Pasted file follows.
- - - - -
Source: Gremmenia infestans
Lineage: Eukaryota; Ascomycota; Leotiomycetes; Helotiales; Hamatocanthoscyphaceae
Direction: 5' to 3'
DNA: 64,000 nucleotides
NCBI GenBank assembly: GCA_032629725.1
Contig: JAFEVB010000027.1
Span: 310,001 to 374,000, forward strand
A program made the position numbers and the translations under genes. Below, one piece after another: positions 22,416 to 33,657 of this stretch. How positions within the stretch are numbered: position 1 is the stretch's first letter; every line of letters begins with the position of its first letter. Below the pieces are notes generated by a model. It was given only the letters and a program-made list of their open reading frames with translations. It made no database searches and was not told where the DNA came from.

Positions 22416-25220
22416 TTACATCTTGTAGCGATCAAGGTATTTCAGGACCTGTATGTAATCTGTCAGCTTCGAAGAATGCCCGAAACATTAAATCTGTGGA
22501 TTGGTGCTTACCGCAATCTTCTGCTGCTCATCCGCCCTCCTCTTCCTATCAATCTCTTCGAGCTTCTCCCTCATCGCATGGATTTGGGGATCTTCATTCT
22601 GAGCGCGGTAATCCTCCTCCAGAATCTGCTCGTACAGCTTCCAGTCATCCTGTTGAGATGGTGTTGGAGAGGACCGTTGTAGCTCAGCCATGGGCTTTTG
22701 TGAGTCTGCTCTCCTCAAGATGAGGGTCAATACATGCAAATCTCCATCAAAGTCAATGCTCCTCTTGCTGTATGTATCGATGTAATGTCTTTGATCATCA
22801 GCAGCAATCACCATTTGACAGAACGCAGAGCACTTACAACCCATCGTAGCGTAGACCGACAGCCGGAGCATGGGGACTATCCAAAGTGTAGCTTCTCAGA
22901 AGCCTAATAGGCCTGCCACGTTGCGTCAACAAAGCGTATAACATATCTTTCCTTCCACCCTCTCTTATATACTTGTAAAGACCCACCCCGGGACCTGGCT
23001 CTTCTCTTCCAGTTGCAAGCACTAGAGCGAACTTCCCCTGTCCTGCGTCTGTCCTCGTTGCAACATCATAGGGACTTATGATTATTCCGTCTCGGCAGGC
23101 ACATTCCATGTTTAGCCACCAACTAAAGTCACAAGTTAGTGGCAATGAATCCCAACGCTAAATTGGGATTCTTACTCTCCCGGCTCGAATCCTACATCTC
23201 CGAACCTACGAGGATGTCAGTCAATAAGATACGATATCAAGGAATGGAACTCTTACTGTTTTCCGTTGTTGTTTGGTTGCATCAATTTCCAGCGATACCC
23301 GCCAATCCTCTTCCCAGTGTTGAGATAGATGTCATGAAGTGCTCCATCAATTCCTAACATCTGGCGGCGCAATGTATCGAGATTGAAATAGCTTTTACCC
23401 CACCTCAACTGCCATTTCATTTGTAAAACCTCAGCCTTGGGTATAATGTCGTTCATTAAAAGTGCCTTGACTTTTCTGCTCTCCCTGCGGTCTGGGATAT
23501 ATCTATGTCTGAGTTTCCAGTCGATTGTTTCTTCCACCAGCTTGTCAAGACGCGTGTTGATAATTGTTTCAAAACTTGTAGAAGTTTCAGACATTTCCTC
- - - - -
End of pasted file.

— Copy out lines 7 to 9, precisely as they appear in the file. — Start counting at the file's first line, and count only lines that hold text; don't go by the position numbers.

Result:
Span: 310,001 to 374,000, forward strand
A program made the position numbers and the translations under genes. Below, one piece after another: positions 22,416 to 33,657 of this stretch. How positions within the stretch are numbered: position 1 is the stretch's first letter; every line of letters begins with the position of its first letter. Below the pieces are notes generated by a model. It was given only the letters and a program-made list of their open reading frames with translations. It made no database searches and was not told where the DNA came from.

Positions 22416-25220